Separate names with a comma.
Discussion in 'Sport Yachts/Yachts' started by jmauld, Oct 31, 2022.
Do you use the same one as in the cabin, or a different one?
Sweater or CO detector???? I’d like to use the same sweater we’ve seen here…….
Sweater or co detector?
I use a $40 detector from amazon with a readout. The ones in the cabin are just on/off alarms.
Would suspect all you have to do is pressurize the cabin. Wouldn't take much I would think. It is done all the time with equipment and even autos that run in dirty environments. Their systems filter the incoming air but would not be required on a boat. Probably just a small blower.
Is it possible the engines are causing a negative pressure in the cabin? Just a thought.
Do you get co in the cabin without the boat moving? If you do you have a exhaust leak, if you only get it when you are moving it's sucking it up because of the low pressure cabins. Just pressure up the inside just a little bit.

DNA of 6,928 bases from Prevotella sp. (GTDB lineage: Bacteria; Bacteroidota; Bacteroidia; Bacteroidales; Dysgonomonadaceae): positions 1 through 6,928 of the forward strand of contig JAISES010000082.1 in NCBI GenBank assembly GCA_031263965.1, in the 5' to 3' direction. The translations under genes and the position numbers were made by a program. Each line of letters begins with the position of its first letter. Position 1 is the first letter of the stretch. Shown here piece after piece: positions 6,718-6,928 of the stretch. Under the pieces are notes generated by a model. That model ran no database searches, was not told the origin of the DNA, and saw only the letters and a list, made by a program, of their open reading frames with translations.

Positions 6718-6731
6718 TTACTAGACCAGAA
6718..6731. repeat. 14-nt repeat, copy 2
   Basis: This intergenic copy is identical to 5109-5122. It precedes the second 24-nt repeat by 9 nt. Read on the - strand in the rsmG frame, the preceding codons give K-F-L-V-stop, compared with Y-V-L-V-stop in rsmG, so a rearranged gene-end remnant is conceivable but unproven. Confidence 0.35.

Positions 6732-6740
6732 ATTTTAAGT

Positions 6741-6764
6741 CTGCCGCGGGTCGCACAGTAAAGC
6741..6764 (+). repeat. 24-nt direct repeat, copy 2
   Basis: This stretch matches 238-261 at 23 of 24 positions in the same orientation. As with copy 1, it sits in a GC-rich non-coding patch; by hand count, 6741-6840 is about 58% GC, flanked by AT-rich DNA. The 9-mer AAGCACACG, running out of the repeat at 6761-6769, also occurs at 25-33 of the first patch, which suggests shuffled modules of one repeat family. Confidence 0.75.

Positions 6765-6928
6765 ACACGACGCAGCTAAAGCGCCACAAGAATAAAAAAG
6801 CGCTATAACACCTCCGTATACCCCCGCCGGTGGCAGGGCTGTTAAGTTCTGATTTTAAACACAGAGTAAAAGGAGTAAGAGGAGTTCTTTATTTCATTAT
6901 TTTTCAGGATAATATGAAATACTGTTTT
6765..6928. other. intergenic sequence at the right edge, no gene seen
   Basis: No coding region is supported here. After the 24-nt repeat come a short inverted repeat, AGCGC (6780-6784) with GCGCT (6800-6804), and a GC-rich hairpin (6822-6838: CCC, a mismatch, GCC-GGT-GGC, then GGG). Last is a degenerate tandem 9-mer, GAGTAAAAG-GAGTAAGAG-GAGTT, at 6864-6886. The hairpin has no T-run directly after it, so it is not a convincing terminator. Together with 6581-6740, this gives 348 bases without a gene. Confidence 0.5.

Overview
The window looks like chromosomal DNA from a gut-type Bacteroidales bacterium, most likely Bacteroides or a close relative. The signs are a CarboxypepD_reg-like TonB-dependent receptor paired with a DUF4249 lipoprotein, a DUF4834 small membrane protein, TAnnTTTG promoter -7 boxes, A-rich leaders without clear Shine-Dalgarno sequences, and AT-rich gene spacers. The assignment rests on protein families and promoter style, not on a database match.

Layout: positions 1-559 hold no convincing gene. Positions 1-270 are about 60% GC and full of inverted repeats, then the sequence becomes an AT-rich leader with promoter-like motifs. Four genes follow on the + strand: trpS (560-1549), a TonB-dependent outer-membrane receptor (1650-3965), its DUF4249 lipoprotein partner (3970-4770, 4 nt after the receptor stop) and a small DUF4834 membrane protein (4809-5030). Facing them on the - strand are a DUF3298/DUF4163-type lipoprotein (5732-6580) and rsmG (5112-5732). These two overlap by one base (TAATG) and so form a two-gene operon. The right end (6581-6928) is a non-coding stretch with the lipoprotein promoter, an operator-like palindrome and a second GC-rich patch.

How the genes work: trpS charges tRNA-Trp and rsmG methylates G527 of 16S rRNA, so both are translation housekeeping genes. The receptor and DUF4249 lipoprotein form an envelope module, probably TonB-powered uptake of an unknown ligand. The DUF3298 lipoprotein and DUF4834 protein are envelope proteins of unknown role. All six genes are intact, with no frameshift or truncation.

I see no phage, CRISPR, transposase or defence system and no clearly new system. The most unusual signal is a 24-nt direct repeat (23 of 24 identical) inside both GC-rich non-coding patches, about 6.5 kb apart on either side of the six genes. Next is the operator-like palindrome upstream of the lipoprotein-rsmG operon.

I would put all the side curtains up so it’d be nice and chilly, then ask the gal to lend me her sweater…….
Your comment made me switch things up a little. Previously, I had ran with the back flap and front vents open. Tonight, I left the back flap closed. Opened the front vents and took off. This kept my CO numbers at 0 for almost the entire night. Twice, they crept up to 35 but that is far less than what I used to see with that back flap open.
We run with the camper enclosure on a ton. When its nice out we will remove the aft panels. I have found that if I crack the forward windshield vent even slightly, I will not get spray or mist on the aft panels. I suspect the gas smell is a bit more pronounced than diesel but we don't even get a whif of it while underway.